Thursday, December 9, 2010

Tully's Credibility Takes Hit with Ballard Piece

(Editor's Note and Update: Egg on my face. I guess I didn't see that Tully was writing another piece on why Ballard won't be re-elected tomorrow.)

The Indianapolis Star’s Matt Tully is a fine writer, and I find myself in agreement with him often. His latest glowing review of Mayor Ballard’s first term in office and how it has earned him a second term, however, is nearly laughable.

Tully’s piece, which ran Tuesday in the Star, is effusive in praise for the Mayor who Tully credits for many things. He credits Ballard for concentrating on the little things in city government such as potholes, sidewalks and upgrading the Mayor’s Action Center. He praises Ballard’s work in putting together a “strong team” of advisors and deputies. Tully calls Ballard “apolitical” and praises him for his work against “rigid partisanship” and claims that Dems have just missed the boat in underestimating Ballard.

There’s no underestimation at work. Greg Ballard is the weakest Indianapolis Mayor in the Unigov era. With visionaries like Richard Lugar, Bill Hudnut, Steve Goldsmith, and Bart Peterson (whether you liked them or not), Ballard had a tough act to follow. As I’ve stated in previous posts, Ballard did essentially nothing noteworthy besides taking control of public safety in his first two years. Since then, he’s adopted the “sell off assets for a quick buck” scheme, and he’s already looking for more. Ballard has been unresponsive to his constituents on these controversial moves.

Ballard’s so-called “strong team” has been a who’s who of previous Republican administrations, Republican politics, controversy, or a local law firm or two. Bloggers like Paul Ogden and Gary Welsh have hit the Mayor time and time again on the background of his advisors and where they came to him from. It also seems like Ballard has a direct line to the ear of City-County Council President Ryan Vaughn who, unlike Bob Cockrum, has become the Ballard Administration’s puppet on the Council.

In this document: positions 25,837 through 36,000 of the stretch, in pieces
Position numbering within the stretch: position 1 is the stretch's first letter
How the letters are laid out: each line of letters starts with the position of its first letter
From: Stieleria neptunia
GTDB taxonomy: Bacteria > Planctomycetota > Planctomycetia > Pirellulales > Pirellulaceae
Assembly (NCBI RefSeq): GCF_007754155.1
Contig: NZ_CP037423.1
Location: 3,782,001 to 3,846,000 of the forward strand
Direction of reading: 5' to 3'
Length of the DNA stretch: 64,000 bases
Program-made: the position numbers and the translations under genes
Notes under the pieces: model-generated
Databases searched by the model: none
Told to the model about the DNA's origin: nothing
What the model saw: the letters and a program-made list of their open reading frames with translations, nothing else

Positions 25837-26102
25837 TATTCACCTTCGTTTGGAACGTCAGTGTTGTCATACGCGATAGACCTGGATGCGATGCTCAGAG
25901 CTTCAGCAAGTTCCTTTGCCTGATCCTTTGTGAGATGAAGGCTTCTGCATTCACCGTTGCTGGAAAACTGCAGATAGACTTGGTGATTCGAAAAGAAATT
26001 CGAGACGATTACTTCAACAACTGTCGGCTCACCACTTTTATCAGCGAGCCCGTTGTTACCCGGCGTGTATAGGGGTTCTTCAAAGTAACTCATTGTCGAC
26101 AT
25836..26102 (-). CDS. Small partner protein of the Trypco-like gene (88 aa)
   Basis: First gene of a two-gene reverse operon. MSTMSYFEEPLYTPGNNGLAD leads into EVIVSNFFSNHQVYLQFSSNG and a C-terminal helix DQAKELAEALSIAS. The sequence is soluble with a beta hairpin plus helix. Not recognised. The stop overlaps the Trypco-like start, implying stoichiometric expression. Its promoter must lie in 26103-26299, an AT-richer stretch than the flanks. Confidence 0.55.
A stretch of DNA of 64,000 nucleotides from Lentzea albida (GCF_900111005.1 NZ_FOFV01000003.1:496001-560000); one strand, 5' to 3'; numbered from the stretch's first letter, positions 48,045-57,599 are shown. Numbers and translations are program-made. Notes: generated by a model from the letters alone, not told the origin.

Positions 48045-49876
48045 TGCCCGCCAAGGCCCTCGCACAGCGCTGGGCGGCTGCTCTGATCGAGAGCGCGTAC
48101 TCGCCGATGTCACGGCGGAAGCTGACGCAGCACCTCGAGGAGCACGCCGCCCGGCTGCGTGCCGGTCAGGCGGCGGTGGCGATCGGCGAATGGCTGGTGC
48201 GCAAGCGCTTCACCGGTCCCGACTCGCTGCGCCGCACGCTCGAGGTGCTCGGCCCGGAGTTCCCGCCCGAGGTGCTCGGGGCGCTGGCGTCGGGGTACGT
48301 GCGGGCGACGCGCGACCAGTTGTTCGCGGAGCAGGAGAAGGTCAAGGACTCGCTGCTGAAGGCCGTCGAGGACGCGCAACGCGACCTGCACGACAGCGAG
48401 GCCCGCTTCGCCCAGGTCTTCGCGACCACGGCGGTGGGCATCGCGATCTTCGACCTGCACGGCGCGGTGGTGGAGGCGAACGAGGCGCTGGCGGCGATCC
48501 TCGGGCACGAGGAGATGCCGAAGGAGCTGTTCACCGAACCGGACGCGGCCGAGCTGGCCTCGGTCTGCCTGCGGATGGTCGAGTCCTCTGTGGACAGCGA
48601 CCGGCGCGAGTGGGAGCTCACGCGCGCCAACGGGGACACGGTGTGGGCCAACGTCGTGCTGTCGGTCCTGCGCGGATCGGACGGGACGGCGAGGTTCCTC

Tully also praises the Mayor for “being there” in relation to his activities in the community. That’s, frankly, ridiculous. The job of the Mayor of Indianapolis is to get out and about to parades, community events, and summer barbeques. Suggesting that Ballard has done more than previous mayors in this realm is silly, and it’s even funnier to think that’s a reason why he should be re-elected.

As far as Ballard’s political leanings, if Tully truly believes that Ballard is apolitical, he needs to turn in his credentials as a political commentator. One needs look no further than Ballard’s refusal to meet with Democratic City-County Councillors over critical issues facing the council. I’ve heard multiple Democrats on the City-County Council tell me and tell others that the Mayor and his office seems to forget to return calls, e-mails, and other correspondence on key issues often responding only at the last minute.

Besides placing lipstick on the pig and spraying air-freshener in the sty, the piece stays away from the seedier side of the Ballard record. There’s no discussion of the current controversies between IMPD and the community or Ballard’s questionable and dubious business deals with Citizens Energy and ACS.

There’s also no discussion of the current political landscape in Marion County or how Ballard has lost many of his early grassroots supporters. Those folks now see Ballard as anything but the conservative new face they thought they were getting.

Tully thinks Ballard will get re-elected and with the campaign cash he’s raised, it’s certainly possible. Still, I just can’t believe it’s going to be as easy as Tully wants to believe it will be.


Blake Johnson said...

Just watch Jon...give it a few days and I bet you'll see a new piece from Tully talking about why Ballard won't get elected. I think he's being really clever here.

Anonymous said...

Tully's articles on IPS have been as off base as his article on Ballard. I think he is told what to write.

Paul K. Ogden said...


No, Tully is not being clever. There was actually a way that Tully could have done what he's doing and made a decent argument for Ballard's re-election chances. For example, he never mentions money. Ballard will be loaded with money...of course it's money his administration has shaken down government contractors - but it's money nonetheless.

The fact that Tully doesn't even mention the number one factor Ballard has going for him as a candidate says that it's poor political analysis.

Bob said...

His article (at least online) states:

"(Don't worry if you're a Ballard foe: My column Friday will look at the five main reasons Ballard won't be re-elected.)"